Cejudo’s parents divorced when he was 4 and he saw his father, Jorge, only one more time before he died in Mexico City. But his mother, Nelly Rico, raised a family of six children on her own, bouncing from low-paying jobs in California to New Mexico and Arizona, where the family sometimes slept four to a bed.
It’s a nice story, indeed. But what I personally don’t care for is the way his win is billed as “The American Dream”, supported comments from people who know him make it seem like that it’s a miracle he didn’t turn out to be a criminal in light of his family background. In fact, that’s exactly what they imply:
“He has done an unbelievable job coming from the environment that he came from,” his coach, Terry Brands, said. “Could be in prison. Could be a drug runner. Could be this, could be that. He’s done an unbelievable job of not being a victim.
Is this because he comes from a situation of adversity or because he comes from a situation of adversity and he’s brown? Way to taint an otherwise uplifting story…
As evidence of the fact that mainstream media continues to see Latinos as retrograde, this snippet from a very “surprised” article about the Latino techno movement:
Electronic and Latin music would seem to reside at polar ends of the music spectrum. One is precise, the other passionate. One is the brutalist Bauhaus beats of Kraftwerk, the other is the languid romanticism of the Buena Vista Social Club.
Why Buena Vista Social Club? Why is that the quintessential “Latin music”?
Pedro Gonzalez Gonzalez, an early Latino performer in TV and film, died last week in Arizona at the age of 80. Gonzalez Gonzalez was a fixture in John Wayne movies and was often accused of perpetuating negative Latino stereotypes in his performances.
The films with Wayne, among them “The High and the Mighty,” “Rio Bravo” and “Hellfighters,” and guest appearances on such TV series as “Gunsmoke” made Gonzalez Gonzalez one of the most recognizable Mexican-American actors at the time.
Because he often played sterotypical roles, had a heavy accent and frequently served as comic relief, Gonzalez Gonzalez was criticized in later years as perpetuating negative Latino images.
But his grandson said Gonzales Gonzales took what roles were available.
Not only is Gael García Bernal one of the most talented young Latino actors currently on the scene (and in my opinion sexy), but he’s also outspoken. Most recently in London, García Bernal criticized Hollywood’s perpetuation of Latino stereotypes. He attacked not just the portrayal of Latinos as criminals but also the portrayal of Latinos as people from the ghetto with hearts of gold.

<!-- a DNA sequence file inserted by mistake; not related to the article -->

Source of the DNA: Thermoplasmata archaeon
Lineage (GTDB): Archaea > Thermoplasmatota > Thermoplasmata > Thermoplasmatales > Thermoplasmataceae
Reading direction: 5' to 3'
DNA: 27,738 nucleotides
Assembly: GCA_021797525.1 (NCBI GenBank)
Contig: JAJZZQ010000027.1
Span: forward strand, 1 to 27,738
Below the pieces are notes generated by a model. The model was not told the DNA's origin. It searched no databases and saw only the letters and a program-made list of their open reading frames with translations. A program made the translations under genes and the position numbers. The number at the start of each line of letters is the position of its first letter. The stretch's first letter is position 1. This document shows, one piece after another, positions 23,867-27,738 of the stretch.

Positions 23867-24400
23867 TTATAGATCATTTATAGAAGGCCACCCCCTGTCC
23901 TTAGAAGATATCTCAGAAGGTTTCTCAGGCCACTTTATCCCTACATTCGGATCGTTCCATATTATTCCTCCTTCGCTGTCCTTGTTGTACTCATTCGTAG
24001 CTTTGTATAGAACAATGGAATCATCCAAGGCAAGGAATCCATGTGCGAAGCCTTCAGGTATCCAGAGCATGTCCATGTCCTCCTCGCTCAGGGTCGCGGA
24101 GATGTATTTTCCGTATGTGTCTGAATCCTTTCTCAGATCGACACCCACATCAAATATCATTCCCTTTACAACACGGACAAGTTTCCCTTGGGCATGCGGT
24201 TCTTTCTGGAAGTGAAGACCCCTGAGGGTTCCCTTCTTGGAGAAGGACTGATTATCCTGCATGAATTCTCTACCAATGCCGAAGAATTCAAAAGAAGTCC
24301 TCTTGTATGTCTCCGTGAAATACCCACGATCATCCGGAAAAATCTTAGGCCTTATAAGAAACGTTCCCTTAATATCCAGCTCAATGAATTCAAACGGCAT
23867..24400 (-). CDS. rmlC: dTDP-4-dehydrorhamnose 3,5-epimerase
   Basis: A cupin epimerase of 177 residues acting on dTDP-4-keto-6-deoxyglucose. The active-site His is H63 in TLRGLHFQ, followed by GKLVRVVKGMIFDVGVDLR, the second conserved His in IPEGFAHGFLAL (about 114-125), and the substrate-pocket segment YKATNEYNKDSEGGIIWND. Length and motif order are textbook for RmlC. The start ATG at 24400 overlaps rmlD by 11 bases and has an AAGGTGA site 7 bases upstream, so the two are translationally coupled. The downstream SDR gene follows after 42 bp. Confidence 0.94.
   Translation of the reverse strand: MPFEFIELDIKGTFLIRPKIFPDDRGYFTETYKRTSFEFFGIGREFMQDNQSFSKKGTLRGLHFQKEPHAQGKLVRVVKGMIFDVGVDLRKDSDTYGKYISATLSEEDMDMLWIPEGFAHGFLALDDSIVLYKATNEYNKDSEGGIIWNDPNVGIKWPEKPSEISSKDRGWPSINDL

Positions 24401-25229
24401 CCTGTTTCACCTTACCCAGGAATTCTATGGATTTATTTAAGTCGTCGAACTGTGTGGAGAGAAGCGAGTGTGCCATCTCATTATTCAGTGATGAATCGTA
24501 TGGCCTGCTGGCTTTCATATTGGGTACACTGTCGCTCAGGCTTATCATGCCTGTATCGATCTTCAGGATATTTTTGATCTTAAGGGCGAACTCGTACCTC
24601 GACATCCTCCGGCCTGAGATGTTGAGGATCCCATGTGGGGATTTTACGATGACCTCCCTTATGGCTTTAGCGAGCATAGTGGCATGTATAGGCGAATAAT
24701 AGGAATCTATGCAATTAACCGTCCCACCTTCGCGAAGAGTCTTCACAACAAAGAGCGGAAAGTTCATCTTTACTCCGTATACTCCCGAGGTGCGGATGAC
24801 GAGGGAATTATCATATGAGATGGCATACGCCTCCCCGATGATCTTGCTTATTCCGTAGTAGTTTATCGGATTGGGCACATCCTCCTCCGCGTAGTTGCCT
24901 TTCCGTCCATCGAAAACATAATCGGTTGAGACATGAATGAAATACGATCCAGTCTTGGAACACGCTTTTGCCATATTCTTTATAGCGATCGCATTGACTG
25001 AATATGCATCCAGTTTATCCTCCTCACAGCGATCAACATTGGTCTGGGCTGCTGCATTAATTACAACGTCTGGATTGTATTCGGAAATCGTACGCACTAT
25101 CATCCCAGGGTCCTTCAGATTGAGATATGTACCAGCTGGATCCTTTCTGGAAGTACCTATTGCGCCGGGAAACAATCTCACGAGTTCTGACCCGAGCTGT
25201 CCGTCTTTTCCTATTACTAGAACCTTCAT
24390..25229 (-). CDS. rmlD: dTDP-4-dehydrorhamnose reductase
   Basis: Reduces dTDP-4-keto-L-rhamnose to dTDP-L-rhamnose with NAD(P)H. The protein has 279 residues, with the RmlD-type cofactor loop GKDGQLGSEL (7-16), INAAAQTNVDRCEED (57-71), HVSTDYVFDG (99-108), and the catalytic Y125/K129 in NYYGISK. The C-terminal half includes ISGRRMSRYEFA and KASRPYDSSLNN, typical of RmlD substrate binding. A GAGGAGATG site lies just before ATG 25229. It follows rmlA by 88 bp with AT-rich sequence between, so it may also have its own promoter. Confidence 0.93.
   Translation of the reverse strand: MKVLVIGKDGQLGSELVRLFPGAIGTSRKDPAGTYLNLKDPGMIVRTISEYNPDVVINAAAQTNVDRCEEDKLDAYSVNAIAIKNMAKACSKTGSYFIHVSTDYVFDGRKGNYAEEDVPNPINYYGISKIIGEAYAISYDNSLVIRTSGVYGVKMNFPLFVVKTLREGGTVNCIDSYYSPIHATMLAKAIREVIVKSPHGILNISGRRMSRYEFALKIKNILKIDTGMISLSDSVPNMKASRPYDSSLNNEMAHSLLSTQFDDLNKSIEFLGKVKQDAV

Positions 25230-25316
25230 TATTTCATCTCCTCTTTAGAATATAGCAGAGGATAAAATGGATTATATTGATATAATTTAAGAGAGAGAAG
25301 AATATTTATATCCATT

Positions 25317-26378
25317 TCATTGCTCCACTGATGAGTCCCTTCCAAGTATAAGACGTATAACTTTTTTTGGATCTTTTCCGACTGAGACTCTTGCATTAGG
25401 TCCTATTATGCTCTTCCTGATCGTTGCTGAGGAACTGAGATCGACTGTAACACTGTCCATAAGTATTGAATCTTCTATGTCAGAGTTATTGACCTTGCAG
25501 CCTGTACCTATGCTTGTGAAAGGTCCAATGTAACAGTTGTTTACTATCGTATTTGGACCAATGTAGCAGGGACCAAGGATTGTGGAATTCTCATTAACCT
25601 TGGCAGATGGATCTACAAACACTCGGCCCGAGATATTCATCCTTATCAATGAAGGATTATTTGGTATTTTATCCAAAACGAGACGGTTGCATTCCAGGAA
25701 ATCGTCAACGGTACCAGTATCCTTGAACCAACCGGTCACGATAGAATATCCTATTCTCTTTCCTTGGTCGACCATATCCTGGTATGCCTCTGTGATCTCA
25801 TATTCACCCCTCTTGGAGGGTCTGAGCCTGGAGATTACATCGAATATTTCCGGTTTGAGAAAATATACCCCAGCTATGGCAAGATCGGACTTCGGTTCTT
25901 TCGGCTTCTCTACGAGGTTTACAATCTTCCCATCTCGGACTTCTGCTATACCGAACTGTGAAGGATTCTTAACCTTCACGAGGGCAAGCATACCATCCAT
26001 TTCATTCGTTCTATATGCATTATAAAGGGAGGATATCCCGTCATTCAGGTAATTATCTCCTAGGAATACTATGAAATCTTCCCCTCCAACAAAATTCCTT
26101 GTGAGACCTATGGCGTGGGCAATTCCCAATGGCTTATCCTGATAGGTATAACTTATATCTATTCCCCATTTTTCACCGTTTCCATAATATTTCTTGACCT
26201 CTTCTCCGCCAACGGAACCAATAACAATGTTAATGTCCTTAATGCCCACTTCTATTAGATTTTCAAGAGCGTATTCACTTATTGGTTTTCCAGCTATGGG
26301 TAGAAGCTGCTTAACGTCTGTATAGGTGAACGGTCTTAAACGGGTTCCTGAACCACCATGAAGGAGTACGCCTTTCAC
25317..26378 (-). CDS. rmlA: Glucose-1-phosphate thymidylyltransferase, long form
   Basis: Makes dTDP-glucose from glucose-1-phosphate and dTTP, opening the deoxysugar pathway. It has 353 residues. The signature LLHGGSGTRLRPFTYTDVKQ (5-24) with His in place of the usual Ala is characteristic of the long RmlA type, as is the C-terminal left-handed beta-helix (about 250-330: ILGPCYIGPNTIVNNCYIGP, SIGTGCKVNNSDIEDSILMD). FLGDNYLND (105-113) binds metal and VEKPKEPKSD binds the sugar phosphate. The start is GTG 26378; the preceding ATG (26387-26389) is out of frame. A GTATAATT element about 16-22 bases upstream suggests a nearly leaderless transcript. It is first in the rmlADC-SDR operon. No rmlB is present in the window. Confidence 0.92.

The Mexican actor of Y Tu Mama También and la Mala Educación fame said on stage at the National Film Theatre in The Times Screen Talk, part of The Times bfi London Film Festival that
There’s also the Good Latino stereotype. They always come from the slums with dogs playing in the dirt and people everywhere and a room full of kids. To be the Good Latino they then have to get away, to go to university and then marry the white girl.
Gael realizes that the impact of stereotypes reaches far beyond the screen. He went on to say that
This kind of thing is allowed now after September 11. As if the US wasn’t made rich by all the people that came and brought their culture with them
Bernal must know that the best way to counter negative Latino stereotyping in the media is to become the media because he along with Y Tu Mama También co-star and amigo Diego Luna set up a film production company in Mexico to help local indy filmmakers work without commercial constraints.
I didn’t need another reason to fall in love with Gael García Bernal. but I’m glad to know that he doesn’t just speak out against the proverbial hand that feeds him but he also works to feed himself and other Latino artists.
Once again, my morning began with yet another ridiculous article on “the way Latinos are” found in Nashville-area newspaper. As the Latino population grows, this seems to be becoming a trend. Some classic quotes from the article, so eloquently titled “Hot, hot, hot!”:
…The formal manners and sultry climates of these locales add to their mystique and romance…
South Americans take exquisite care of their appearance, Scokin said, such as languidly spending the entire day [getting] ready for a dinner with their husband.
…Her must-have details for an evening of 1950s South American glamour include mojitos, Argentinean asado, flamenco girls, a tango performance, and the live Orkesta Mondo Pingus so guests can heat up the room with the sexy salsa, rumba, conga and cha cha cha.
That last one groups everything from Argentine cuisine to Cuban cocktails to traditional dance from southern Spain together. It’s all the same to these journalists. It must be fun for them to romanticize who Latinos are. It’s much cooler than actually learning something.
Who are these people and where do they get this stuff?